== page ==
The New City Catechism: 52 Questions & Answers for Our Hearts & Minds was published earlier this year by Crossway. A companion volume, The New City Catechism Devotional (239 pages), with an Introduction by Timothy Keller and under the general editorial oversight of Collin Hansen was also published by Crossway. Part Three of the Devotional is devoted to short chapters on the theme of Spirit, Restoration, and Growing in Grace. I was asked to contribute the devotional chapter on the Holy Spirit. Here it is.
Rarely does a Christian struggle to think of God as Father. And to envision God as Son is not a problem for many. These personal names come easily to us because our lives and relationships are inescapably intertwined with fathers and sons here on earth. But God as Holy Spirit is often a different matter. Gordon Fee tells of one of his students who remarked, “God the Father makes perfectly good sense to me, and God the Son I can quite understand; but the Holy Spirit is a gray, oblong blur.”
How different this is from what we actually read in Scripture. There we see that the Spirit is not third in rank in the Godhead but is co-equal and co-eternal with the Father and Son, sharing with them all the glory and honor due unto our Triune God. The Holy Spirit is not an impersonal power or an ethereal, abstract energy. The Spirit is personal in every sense of the term. He has a mind and thinks (Isa. 11:2; Rom. 8:27). He is capable of experiencing deep affections and feelings (Rom. 8:26; 15:30). The Spirit has a will and makes choices (Acts 16:7; 1 Cor. 2:11) regarding what is best for God’s people and what will most glorify the Son.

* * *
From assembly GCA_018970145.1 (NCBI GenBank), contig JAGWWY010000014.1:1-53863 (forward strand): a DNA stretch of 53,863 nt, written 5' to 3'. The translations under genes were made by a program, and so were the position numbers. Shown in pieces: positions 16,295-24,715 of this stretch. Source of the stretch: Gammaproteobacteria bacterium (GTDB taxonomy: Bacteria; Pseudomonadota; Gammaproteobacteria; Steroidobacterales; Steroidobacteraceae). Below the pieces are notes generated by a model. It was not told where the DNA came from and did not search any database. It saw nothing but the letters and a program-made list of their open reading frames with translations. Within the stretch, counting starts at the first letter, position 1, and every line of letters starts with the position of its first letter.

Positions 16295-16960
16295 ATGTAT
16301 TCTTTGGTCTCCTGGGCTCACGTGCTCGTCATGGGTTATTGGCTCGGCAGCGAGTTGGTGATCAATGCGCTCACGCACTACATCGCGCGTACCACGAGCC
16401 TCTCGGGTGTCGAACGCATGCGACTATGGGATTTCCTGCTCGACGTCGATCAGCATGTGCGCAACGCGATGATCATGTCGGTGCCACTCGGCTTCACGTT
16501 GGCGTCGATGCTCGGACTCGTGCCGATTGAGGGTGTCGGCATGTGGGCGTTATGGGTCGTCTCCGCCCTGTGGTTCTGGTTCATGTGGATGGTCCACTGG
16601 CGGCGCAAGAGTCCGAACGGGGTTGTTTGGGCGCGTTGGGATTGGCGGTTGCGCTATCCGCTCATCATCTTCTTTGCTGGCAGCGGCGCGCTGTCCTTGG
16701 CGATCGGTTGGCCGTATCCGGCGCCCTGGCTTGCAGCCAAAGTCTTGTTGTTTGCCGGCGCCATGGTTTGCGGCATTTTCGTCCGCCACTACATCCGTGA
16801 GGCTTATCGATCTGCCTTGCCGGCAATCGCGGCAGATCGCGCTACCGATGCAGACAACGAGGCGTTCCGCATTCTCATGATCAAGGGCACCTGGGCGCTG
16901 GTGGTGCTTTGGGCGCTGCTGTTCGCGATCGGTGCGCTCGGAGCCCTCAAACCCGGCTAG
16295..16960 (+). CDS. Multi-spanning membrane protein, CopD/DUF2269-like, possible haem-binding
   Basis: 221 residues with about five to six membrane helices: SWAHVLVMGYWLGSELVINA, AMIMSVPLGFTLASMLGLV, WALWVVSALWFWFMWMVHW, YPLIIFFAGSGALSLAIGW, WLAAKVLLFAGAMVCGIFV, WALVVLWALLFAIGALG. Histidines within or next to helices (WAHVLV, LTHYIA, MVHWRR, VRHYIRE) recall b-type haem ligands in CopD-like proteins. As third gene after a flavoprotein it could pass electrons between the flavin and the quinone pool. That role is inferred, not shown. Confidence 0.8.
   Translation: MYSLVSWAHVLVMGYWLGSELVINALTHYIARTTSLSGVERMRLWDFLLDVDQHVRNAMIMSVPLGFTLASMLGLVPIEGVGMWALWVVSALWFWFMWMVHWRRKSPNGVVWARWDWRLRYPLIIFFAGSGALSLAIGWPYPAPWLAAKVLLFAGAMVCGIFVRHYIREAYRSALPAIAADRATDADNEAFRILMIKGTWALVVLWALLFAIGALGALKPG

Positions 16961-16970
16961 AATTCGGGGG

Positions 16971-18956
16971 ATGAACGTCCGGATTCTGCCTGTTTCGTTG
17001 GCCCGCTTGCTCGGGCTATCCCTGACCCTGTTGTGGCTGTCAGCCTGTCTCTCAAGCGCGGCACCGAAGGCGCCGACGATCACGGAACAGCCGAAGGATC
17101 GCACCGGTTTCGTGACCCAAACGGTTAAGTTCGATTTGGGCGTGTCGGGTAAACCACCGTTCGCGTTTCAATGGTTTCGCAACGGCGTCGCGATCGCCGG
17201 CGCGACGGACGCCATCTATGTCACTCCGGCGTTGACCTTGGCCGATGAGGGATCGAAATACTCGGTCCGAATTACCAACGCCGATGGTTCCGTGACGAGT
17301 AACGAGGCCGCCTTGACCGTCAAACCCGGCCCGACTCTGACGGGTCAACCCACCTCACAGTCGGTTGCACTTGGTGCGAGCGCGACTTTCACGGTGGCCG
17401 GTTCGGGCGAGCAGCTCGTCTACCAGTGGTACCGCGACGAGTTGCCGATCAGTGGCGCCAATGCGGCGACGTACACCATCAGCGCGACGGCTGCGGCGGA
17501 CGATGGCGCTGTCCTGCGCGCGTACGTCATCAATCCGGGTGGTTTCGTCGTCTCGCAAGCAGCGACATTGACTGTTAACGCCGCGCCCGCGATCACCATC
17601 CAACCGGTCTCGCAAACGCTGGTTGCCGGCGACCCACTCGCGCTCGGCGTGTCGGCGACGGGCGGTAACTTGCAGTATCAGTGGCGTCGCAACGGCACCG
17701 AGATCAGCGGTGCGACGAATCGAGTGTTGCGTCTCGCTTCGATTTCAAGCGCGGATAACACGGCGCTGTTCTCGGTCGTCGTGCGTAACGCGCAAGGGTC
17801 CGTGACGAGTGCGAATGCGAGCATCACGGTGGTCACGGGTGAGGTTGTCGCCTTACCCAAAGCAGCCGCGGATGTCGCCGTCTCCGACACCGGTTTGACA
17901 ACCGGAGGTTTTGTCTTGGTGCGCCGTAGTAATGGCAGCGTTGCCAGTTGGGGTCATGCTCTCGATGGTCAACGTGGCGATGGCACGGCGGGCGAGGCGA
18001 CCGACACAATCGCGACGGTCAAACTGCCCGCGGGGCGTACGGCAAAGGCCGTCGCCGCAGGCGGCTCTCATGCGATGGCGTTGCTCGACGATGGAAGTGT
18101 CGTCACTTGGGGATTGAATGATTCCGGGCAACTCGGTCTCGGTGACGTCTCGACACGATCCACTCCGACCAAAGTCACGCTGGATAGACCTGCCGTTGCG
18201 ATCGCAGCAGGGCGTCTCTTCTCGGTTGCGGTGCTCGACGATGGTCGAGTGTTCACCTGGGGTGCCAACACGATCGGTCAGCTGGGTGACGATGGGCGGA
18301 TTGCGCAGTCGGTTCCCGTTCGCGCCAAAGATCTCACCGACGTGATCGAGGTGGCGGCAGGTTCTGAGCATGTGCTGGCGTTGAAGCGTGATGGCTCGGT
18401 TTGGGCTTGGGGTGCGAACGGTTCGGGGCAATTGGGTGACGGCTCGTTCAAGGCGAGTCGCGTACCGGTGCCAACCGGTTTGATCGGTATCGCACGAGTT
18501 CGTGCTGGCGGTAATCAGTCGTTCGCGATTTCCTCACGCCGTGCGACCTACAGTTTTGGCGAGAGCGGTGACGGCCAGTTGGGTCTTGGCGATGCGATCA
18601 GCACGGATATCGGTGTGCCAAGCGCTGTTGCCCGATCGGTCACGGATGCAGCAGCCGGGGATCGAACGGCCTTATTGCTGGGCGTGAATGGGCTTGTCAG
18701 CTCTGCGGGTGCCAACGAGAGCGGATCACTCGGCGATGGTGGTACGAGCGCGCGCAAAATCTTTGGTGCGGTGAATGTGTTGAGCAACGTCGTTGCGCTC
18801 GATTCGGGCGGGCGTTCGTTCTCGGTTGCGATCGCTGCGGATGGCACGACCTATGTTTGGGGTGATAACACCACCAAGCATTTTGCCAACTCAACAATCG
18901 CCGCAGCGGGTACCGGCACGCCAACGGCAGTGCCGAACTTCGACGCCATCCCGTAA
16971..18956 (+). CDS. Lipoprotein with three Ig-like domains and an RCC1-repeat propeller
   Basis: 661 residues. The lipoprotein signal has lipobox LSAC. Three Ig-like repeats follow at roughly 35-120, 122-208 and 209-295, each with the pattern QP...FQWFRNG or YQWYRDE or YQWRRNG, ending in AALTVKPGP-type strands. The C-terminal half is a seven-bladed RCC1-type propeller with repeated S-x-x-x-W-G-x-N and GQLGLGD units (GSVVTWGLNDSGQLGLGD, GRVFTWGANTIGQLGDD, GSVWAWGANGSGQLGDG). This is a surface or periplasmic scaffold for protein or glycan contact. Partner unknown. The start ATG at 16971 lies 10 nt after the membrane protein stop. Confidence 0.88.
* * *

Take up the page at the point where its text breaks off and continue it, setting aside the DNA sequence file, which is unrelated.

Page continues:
We see even more of the Spirit’s personality when he is described as being grieved when we sin (Eph. 4:30). The Spirit, no less so than the Father and the Son, enters into a vibrant and intimate relationship with all whom he indwells (2 Cor. 13:14). The Spirit talks (Mark 13:11; Rev. 2:7), testifies (John 15:26; 16:13), encourages (Acts 9:31), strengthens (Eph. 3:16), and teaches us, especially in times of spiritual emergency (Luke 12:12). That the Spirit is personal is seen in that he can be lied to (Acts 5:3), insulted (Heb. 10:29), and even blasphemed (Matt. 12:31-32).
Above all else, though, the Holy Spirit is the “Spirit of Christ” (Rom. 8:9). His primary role in us, as the temple of God in whom he dwells (Eph. 2:21-22), is other-directed or other-oriented as he ministers to direct our attention to the person of Christ and to awaken in us heartfelt affection for and devotion to the Savior (John 14:26; 16:12-15). The Holy Spirit delights above all else in serving as a spotlight, standing behind us (although certainly dwelling within us) to focus our thoughts and meditation on the beauty of Christ and all that God is for us in and through him.
As we prayerfully meditate on the person and work of the Spirit and give thanks for his powerful presence in our lives, we would do well to consider the words of Thomas Torrance who reminds us that “the Spirit is not just something divine or something akin to God emanating from him, not some sort of action at a distance or some kind of gift detachable from himself, for in the Holy Spirit God acts directly upon us himself, and in giving us his Holy Spirit God gives us nothing less than himself” (Thomas F. Torrance, The Trinitarian Faith, T & T Clark, 191).